I ask as I have, over the last few days, spoken to three people who not only have lost their jobs, but, as older people, stand little chance of getting another job in the foreseeable future.
On being asked what operating system they use on their computers, they all said Windows. When asked if they want to explore a free operating system (Linux) with tens of thousands of free programs (20,000 at the last count), each one said no. So I thought that, perhaps, being jobless, they were too busy to explore ways of cutting back their expenses?
Still it is their life (and their bills) so who am I to argue.
Gendarmerie saves millions with open desktop and web applications
by Gijs Hillenius — last modified Mar 10, 2009 09:34 AM
The French Gendarmerie’s gradual migration to a complete open source desktop and web applications has saved millions of euro, says Lieutenant-Colonel Xavier Guimard. “This year the IT budget will be reduced by 70 percent. This will not affect our IT systems.”
Guimard this Thursday in the city of Utrecht in the Netherlands gave a presentation on the move from a Microsoft-based to an Ubuntu GNU/Linux-based desktop. The Lieutenant-Colonel was one of the keynote speakers at an annual conference organised by NOiV, the Dutch national resource centre on open source and open standards.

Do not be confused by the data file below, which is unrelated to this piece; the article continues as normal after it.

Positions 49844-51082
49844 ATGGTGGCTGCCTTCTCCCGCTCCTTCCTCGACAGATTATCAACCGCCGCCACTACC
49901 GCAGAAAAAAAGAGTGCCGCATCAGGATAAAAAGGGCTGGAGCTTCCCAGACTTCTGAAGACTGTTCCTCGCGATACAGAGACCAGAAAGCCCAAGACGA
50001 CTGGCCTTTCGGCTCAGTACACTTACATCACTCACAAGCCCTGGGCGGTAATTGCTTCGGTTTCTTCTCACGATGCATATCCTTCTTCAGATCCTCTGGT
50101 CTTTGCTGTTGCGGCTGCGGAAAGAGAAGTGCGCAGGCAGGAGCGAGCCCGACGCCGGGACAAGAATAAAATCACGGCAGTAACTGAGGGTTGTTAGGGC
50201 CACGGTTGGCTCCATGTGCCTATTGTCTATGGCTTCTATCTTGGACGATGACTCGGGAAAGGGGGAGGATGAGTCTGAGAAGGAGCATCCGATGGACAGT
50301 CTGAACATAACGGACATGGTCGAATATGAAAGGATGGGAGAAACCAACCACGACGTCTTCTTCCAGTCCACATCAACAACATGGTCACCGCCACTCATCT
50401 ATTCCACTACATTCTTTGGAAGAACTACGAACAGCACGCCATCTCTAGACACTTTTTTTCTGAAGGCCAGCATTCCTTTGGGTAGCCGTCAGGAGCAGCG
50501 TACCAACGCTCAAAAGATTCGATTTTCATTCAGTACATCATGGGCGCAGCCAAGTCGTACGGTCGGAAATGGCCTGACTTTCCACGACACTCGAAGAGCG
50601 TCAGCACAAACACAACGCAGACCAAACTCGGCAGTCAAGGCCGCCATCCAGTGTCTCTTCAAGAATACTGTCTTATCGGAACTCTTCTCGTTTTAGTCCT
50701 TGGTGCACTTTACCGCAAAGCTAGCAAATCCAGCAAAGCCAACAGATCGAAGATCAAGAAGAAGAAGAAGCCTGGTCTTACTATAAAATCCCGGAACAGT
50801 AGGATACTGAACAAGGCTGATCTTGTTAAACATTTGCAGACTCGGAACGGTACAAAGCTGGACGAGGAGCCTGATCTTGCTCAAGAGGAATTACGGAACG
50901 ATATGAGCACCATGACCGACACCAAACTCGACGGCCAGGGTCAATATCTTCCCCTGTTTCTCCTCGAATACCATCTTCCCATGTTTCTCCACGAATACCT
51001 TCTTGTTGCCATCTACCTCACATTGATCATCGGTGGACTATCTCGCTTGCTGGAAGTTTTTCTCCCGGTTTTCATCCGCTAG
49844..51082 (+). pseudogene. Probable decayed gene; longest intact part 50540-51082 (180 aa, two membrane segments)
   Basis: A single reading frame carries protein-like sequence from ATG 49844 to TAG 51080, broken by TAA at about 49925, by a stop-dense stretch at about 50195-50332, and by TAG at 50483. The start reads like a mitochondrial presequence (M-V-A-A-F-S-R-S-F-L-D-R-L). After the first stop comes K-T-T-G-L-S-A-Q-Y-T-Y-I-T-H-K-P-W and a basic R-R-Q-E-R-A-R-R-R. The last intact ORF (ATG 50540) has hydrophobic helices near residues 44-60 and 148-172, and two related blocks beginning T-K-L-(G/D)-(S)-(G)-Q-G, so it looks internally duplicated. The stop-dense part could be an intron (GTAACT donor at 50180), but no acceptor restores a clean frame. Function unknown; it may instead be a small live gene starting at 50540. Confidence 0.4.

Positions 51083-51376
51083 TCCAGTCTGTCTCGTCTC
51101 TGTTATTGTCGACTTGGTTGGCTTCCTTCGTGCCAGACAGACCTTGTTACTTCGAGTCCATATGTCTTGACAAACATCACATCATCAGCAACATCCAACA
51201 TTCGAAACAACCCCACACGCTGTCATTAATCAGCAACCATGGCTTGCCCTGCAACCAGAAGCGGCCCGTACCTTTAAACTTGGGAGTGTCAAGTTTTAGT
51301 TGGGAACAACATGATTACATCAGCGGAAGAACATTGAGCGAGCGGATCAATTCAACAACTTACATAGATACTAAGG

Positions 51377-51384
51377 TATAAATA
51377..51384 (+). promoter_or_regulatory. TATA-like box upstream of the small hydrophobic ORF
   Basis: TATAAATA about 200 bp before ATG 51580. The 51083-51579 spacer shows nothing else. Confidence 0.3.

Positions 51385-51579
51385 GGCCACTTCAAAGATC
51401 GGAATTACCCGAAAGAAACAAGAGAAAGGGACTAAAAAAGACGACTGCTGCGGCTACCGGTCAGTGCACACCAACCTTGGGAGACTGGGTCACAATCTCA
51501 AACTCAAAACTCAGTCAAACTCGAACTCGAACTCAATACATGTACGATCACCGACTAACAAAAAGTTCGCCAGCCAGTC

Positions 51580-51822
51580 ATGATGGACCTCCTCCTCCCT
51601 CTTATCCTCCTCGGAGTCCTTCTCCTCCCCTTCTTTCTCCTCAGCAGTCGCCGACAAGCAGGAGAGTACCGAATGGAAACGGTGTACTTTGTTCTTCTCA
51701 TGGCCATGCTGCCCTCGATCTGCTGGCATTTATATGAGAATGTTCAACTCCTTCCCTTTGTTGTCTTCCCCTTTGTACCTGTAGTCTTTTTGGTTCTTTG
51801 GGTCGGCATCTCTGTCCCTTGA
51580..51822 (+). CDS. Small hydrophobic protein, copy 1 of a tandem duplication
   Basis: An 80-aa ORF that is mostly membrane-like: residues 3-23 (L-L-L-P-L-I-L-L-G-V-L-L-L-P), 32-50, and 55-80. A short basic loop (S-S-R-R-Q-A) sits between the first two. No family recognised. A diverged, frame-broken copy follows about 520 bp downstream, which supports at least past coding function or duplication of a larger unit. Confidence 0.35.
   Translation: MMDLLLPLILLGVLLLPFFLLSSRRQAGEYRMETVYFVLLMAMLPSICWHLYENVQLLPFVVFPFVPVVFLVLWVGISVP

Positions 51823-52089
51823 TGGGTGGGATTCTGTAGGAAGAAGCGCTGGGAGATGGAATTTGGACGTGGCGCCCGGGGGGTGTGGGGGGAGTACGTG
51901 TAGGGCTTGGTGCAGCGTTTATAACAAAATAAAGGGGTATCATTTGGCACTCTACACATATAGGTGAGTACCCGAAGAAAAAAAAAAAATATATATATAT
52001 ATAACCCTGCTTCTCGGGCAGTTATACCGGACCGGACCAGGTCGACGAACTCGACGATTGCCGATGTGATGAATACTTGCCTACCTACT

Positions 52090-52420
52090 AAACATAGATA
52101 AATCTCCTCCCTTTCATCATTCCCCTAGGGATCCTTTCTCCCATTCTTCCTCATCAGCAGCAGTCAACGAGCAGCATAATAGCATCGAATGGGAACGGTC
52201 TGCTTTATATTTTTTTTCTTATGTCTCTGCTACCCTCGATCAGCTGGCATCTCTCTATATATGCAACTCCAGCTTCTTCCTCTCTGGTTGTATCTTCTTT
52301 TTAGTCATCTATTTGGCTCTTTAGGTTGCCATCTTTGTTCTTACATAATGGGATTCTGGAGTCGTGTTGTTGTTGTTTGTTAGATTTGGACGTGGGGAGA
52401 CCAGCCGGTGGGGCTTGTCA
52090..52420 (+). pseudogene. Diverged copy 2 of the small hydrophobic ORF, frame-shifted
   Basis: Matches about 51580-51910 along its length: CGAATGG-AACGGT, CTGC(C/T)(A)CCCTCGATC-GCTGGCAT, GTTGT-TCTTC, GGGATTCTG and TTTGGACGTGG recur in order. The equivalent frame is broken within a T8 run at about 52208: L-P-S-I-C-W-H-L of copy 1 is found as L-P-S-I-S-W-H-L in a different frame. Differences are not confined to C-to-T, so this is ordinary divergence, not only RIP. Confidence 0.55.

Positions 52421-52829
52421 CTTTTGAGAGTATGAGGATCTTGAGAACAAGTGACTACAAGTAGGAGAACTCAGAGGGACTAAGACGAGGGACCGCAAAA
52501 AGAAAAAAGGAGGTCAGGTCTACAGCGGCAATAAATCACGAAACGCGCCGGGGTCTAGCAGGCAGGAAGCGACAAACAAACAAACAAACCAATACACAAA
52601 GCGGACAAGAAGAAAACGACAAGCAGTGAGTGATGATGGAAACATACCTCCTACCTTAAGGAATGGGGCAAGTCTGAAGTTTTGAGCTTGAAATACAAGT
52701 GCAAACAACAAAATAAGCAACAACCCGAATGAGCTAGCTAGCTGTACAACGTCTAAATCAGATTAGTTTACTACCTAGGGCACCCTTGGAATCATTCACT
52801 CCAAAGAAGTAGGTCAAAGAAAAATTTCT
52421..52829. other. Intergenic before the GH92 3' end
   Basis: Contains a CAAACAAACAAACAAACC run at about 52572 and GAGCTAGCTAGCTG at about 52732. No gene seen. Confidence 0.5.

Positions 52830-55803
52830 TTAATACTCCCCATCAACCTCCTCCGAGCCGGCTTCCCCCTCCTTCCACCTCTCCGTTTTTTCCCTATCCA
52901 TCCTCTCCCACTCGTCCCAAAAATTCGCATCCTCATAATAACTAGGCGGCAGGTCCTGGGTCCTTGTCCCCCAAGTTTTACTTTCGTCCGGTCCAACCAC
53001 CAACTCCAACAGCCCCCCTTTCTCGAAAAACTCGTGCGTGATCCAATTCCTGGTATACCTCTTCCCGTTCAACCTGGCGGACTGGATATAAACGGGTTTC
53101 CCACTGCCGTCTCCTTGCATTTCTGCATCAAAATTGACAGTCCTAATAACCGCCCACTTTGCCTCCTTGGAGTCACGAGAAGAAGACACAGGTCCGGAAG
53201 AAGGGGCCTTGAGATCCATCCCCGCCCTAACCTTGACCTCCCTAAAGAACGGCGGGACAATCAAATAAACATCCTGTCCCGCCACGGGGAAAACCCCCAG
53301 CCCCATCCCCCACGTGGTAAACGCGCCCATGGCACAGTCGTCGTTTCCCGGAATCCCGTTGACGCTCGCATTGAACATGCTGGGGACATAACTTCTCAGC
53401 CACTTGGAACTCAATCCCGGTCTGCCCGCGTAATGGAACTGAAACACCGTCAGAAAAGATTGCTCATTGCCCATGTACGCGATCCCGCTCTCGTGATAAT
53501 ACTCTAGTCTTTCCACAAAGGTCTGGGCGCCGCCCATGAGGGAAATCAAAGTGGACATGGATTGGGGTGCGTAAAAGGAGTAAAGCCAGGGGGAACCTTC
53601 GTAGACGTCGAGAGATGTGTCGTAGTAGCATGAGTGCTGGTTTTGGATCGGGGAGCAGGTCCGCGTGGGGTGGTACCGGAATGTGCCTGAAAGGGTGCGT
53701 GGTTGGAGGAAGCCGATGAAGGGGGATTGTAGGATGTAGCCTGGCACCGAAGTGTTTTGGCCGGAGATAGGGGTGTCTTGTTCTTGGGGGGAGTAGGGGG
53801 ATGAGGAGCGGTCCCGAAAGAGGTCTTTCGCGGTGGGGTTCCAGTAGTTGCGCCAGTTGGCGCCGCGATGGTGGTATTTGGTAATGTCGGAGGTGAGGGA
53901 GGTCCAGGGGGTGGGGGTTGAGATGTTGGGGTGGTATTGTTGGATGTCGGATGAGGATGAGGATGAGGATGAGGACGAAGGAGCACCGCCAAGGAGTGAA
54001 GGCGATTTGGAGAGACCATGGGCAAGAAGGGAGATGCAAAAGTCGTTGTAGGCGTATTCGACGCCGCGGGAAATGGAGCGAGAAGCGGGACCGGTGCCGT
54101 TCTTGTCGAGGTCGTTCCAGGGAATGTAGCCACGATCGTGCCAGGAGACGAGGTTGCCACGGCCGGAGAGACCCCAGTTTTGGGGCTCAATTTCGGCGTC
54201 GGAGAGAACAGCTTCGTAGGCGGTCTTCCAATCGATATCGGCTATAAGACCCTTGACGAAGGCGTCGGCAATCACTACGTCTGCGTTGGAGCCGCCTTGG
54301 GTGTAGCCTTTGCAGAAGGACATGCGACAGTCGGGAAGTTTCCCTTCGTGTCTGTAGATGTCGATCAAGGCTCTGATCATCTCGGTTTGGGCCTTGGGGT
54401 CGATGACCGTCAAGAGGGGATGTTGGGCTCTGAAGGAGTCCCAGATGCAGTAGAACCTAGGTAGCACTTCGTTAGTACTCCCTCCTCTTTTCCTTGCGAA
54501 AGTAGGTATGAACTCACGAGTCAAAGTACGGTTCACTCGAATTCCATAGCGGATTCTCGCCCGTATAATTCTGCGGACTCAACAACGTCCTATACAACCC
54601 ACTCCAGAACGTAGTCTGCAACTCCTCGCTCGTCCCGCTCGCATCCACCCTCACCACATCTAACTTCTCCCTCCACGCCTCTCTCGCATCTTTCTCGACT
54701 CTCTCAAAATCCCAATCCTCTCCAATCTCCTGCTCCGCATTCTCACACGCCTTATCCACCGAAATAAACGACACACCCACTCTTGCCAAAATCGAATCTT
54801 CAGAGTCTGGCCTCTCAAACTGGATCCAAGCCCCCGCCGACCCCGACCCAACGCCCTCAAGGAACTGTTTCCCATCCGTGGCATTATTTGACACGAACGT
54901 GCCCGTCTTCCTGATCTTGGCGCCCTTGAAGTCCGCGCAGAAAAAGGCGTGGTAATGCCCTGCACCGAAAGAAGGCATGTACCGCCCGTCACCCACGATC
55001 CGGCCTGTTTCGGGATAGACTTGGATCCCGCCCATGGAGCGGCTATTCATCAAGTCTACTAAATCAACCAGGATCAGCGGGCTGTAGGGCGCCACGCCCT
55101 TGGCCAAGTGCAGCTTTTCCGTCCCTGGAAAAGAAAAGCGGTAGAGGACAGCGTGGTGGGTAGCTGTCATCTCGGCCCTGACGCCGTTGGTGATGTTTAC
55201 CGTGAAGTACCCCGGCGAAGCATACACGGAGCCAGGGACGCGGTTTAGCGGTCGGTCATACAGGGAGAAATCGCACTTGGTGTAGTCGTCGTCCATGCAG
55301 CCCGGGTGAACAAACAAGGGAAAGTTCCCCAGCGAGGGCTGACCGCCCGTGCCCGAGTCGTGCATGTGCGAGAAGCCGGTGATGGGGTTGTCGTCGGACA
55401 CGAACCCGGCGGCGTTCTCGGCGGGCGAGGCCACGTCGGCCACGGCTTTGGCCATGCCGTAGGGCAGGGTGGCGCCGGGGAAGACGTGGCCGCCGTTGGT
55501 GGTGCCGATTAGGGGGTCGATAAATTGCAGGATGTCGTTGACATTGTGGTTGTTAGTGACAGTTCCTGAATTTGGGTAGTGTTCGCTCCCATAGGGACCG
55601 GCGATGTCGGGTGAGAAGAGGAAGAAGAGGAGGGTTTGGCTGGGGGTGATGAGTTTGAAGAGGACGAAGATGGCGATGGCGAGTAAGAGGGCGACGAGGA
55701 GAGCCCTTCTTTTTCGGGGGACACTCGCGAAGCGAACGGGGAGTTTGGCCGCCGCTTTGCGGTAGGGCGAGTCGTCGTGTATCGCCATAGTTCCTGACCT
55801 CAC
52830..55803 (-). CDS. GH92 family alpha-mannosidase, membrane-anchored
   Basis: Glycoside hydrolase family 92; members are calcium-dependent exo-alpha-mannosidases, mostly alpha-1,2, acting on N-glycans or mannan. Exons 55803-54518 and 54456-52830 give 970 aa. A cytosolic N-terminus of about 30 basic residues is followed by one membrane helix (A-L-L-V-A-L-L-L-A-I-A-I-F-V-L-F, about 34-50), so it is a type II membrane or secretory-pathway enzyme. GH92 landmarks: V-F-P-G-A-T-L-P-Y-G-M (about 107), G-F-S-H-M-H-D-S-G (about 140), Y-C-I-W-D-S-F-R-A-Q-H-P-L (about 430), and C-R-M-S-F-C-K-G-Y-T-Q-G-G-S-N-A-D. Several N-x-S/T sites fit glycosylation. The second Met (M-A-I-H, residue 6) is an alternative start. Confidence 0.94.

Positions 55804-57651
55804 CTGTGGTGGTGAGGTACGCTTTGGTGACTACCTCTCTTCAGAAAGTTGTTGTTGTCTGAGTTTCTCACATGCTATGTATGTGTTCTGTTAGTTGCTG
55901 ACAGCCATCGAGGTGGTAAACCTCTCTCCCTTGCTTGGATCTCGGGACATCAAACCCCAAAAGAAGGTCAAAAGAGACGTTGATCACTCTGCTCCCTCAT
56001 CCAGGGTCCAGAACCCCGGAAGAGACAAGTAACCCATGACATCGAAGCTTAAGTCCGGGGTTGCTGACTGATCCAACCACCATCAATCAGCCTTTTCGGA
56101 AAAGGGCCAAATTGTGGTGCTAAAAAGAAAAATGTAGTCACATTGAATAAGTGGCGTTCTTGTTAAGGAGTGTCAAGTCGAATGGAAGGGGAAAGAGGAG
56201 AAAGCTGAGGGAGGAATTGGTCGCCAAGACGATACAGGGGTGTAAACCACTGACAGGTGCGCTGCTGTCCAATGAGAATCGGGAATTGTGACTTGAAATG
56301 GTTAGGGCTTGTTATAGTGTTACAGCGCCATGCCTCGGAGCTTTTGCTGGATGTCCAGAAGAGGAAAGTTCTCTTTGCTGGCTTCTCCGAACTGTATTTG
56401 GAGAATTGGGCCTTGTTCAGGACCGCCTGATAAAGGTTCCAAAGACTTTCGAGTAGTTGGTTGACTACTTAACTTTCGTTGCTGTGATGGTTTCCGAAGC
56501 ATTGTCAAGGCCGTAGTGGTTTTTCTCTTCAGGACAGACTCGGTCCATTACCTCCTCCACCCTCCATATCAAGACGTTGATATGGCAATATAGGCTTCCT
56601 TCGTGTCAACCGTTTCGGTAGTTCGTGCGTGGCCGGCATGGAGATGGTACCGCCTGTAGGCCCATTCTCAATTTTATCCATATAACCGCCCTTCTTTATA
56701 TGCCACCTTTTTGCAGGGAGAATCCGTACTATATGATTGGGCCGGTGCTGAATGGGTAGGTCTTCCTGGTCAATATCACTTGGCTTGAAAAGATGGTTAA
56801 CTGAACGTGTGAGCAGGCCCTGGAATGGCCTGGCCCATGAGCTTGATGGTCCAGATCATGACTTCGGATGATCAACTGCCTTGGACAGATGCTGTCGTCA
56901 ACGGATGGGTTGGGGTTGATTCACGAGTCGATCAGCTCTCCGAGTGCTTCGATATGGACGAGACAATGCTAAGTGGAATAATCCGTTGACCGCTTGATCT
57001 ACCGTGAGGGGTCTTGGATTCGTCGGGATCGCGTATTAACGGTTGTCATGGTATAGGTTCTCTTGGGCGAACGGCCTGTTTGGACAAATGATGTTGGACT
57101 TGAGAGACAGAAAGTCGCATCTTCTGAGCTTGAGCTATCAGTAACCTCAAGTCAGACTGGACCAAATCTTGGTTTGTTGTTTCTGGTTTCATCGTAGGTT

Most of these savings are on proprietary software licences. Up until 2004 the Gendarmerie acquired 12.000 to 15.000 licences annually. In 2005 it bought just 27. “Since July 2007 we have bought two hundred Microsoft licences. If one of us wants a new PC, it comes with Ubuntu. This encourages our users to migrate.” Guimard estimates Gendarmerie since 2004 has saved 50 million euro on licences for standard office applications, hardware and maintenance.
The Gendarmerie’s decided on a strict open standards IT policy in 2002. The 105.000 heads strong police force at that time used an out-dated IT system which was expensive to maintain and not able to interoperate with other police forces or custom agencies. Strictly maintaining of this policy for instance lead SAP to adapt its human resource application so it could be used with a web browser. “This means we can move to a competitor’s human resource application at any time.
The decision in 2004 to move to open source, was raised by one of the Gendarmerie’s accountants. “Microsoft was forcing us to buy new software licences. This annoyed our accountant, who tried OpenOffice.” According to Guimard the proprietary software maker then started lobbying the Gendarmerie, which is how the general manager found out about the experiments. “When he saw OpenOffice worked just as well and was available for free, it was he that decided it should be installed on all 90.000 desktops.”